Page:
Air strikes kill at least 17 civilians in Syria rebel enclave: monitor

A Syrian girl who was injured in bombardment receives treatment at a make-shift hospital in the besieged rebel-held town of Douma, on the outskirts of the capital Damascus on January 6, 2018. The deadliest of Syrian regime and Russian air strikes on the Eastern Ghouta region hit the Hammuriyeh district, leaving 12 civilians dead including two children. (AFP)
Updated 06 January 2018
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Air strikes kill at least 17 civilians in Syria rebel enclave: monitor

BEIRUT: Regime and Russian air strikes on a rebel-held enclave near the Syrian capital killed at least 17 civilians on Saturday, a war monitor said.
Eastern Ghouta, one of the last remaining opposition strongholds in the country, is the target of near-daily air raids.
The Syrian Observatory for Human Rights said Saturday’s deadliest strikes had hit the Hammuriyeh district, killing 12 civilians including two children.
An AFP reporter in Hammuriyeh saw residential buildings with their facades blown open, collapsing into streets strewn with rubble.
Residents including members of the White Helmets rescue group rushed to rescue the wounded.
Running past a burning car, one man held a crying boy in his arms, while another carried the apparently lifeless body of a child through the streets.
Observatory head Rami Abdel Rahman said Syrian and Russian aircraft had “continued their intense bombardment of Eastern Ghouta, targeting several residential areas.”
He said those killed also included two people in the district of Madira and three in Erbin, adding that 35 people were also wounded in the three areas.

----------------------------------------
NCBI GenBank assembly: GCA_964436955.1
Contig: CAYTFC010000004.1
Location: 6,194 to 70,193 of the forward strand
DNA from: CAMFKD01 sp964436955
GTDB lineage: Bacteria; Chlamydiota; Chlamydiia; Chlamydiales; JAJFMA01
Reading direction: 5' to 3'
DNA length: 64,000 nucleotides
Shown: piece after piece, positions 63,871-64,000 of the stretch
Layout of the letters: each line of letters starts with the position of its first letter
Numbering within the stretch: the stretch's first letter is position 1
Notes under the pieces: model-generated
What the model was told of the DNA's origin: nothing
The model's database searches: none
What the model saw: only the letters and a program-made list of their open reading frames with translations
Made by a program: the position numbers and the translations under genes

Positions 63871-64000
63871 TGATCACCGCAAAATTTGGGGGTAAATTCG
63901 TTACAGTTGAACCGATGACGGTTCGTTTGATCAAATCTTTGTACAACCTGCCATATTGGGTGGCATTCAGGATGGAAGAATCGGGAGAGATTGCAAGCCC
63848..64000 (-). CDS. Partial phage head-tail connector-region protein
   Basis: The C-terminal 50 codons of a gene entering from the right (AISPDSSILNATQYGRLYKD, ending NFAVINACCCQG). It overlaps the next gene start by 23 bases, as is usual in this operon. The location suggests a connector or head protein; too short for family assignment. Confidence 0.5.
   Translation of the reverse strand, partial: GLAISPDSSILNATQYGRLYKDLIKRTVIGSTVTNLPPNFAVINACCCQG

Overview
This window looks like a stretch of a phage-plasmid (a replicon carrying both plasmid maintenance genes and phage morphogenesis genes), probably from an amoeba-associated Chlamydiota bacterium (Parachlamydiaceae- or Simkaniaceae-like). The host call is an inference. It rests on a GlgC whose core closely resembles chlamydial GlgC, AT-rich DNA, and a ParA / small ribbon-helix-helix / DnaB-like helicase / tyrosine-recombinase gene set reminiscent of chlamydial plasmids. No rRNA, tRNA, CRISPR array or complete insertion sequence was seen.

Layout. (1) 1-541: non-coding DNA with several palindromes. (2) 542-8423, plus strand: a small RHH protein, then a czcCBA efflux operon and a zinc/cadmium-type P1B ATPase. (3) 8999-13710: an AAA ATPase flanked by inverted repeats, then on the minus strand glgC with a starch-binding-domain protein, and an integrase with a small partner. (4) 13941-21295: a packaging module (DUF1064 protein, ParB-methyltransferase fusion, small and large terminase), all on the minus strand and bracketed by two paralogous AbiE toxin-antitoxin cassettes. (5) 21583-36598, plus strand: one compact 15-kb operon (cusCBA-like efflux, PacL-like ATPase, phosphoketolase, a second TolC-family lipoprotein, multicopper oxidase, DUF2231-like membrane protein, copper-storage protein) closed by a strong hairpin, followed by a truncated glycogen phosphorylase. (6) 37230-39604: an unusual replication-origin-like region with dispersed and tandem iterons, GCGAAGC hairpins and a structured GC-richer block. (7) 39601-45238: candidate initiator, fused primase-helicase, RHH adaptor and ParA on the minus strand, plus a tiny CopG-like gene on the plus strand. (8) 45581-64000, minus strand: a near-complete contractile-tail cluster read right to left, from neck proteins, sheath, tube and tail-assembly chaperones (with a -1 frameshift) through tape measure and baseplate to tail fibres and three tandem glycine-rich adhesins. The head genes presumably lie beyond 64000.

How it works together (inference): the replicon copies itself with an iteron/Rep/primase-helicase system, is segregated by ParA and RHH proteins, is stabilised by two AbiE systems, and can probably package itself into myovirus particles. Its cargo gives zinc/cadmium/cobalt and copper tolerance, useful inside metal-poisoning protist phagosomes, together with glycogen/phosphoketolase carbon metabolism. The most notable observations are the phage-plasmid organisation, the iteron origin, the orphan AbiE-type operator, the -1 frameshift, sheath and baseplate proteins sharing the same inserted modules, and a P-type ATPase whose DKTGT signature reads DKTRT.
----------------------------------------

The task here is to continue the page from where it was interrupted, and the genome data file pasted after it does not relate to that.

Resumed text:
The Britain-based monitor relies on a network of sources inside Syria and says it determines whose planes carry out raids according to type, location, flight patterns and munitions used.
At the start of the week, a coalition of rebels and jihadists including a former Al-Qaeda affiliate surrounded the only regime base in Eastern Ghouta, which lies east of Damascus and has been under a crippling regime siege since 2013.
The blockade has caused serious food and medicine shortages for the enclave’s estimated 400,000 inhabitants.
More than 340,000 people have been killed in Syria and millions displaced since the conflict began in March 2011 with anti-government protests.


Renewed US-led airstrikes pound Daesh holdouts

Updated 23 March 2019
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Renewed US-led airstrikes pound Daesh holdouts

  • According to SDF spokesman Kino Gabriel, hundreds of Daesh fighters, including some women, still remain on the outskirts of the encampment
SOUSA, SYRIA: US-led warplanes bombed the north bank of the Euphrates River in eastern Syria on Friday to flush out holdout militants from the last sliver of their crumbling “caliphate.”
Friday’s bombardment ended two days of relative calm on the front line in the remote village of Baghouz near the Iraqi border.
The Kurdish-led Syrian Democratic Forces (SDF) had paused its advance while it combed a makeshift militant encampment, which it overran on Tuesday.
An SDF official said warplanes of the US-led coalition resumed strikes on suspected militant positions before dawn on Friday.